Role of Moisture Control in Feed Processing

Pellet quality and efficient functioning of machinery are the key factors for any feed miller. Providing ideal features for proper conditioning is the determining factor for achieving improved pellet quality as well as machine efficiency.
Effective conditioning and pelleting is a complex matter that needs to address issues like, delivering ample moisture to the conditioner, and providing sufficient moisture to the feed particles during conditioning process. Hence, it is required to understand the factors that cause poor conditioning and pelleting and having its effect on machine performance.
Moisture management in feed is the key from an economic and feed quality point of view. The amount of moisture in bound form, brought by macro ingredient like corn, in a feed formula contributes to the production efficiency. More is the moisture in compounded feed, more it can assist cooking and conditioning, providing also better machine efficiency (higher throughput at lower energy consumption), pellet quality, and feeding value (enhanced nutrient value).
The process can be defined by “Food Polymer Science”, phenomenon of polymerization of starch or protein structure in relation to moisture content during feed formulation and processing. Water can act as a plasticizer medium contributing to the formation and stability of polymeric carbohydrates and proteins, which results in pellet formation and improved feeding value. Then, the pellet feed sample can be tested for different aspects such as degree of gelatinization (DSC method), water activity, and moisture content etc to ensure the degree of cooking for required feed quality.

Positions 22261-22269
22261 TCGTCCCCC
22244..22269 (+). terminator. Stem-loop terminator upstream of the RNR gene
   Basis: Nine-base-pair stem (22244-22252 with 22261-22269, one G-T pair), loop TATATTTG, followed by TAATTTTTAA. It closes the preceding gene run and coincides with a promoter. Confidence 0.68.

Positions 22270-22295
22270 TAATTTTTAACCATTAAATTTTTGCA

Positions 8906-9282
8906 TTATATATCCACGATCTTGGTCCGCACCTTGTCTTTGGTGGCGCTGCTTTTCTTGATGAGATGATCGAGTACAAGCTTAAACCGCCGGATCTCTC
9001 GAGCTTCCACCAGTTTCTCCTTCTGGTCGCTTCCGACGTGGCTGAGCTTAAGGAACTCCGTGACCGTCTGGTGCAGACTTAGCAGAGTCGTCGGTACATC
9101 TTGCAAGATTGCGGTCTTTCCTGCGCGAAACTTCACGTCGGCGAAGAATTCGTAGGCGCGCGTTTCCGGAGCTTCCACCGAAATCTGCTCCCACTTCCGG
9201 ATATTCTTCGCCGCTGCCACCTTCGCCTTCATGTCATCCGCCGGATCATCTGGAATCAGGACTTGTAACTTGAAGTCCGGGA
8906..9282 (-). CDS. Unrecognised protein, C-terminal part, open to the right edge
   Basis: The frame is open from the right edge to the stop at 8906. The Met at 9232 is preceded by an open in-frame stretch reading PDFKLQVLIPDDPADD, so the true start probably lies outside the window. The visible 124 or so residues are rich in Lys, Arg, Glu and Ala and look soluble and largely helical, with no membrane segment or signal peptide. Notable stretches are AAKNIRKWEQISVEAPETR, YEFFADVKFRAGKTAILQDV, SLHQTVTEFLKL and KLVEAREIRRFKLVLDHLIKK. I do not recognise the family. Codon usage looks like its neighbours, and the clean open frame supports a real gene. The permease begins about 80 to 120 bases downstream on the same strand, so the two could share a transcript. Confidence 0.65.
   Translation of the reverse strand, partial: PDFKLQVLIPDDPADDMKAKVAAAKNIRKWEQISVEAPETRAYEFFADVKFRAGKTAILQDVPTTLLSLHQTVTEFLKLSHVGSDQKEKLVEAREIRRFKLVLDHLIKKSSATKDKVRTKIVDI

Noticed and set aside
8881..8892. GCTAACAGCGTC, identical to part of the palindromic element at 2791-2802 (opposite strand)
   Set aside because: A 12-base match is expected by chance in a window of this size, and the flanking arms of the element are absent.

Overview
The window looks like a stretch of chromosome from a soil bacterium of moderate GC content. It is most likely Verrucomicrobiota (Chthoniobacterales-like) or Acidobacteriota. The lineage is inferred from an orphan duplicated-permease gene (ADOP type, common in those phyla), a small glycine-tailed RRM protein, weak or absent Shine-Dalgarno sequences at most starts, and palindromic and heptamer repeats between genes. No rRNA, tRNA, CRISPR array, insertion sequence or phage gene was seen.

Kinetics of heat / moisture / steam application in feed processing and quality deterioration present a complete new dimension for the cost reduction during feed formulation process, which does not depend only on the raw material cost but on the efficient production to enhance the feeding value for better animal performance.
A sufficient moisture level is important as it reduces the energy usage during the pelleting process, and also ensures that production runs more smoothly by lowering the risk of blockages. This is important for preventing nutrient losses as a result of excessive heat production. Furthermore, it guarantees good pellet quality as an optimal moisture level is known to positively affect pellet hardness.
Feed cost reduction can also be achieved by saving the lost nutrients of grain during storage, and potentially tapping the opportunity to reduce formulation specs. It is possible to lower the energy value to some extent in a feed formulation by compensating it with improved cooking/gelatinization that invariably contribute to more digestible energy for the animal.

Dr Naveen Kumar, Delst Asia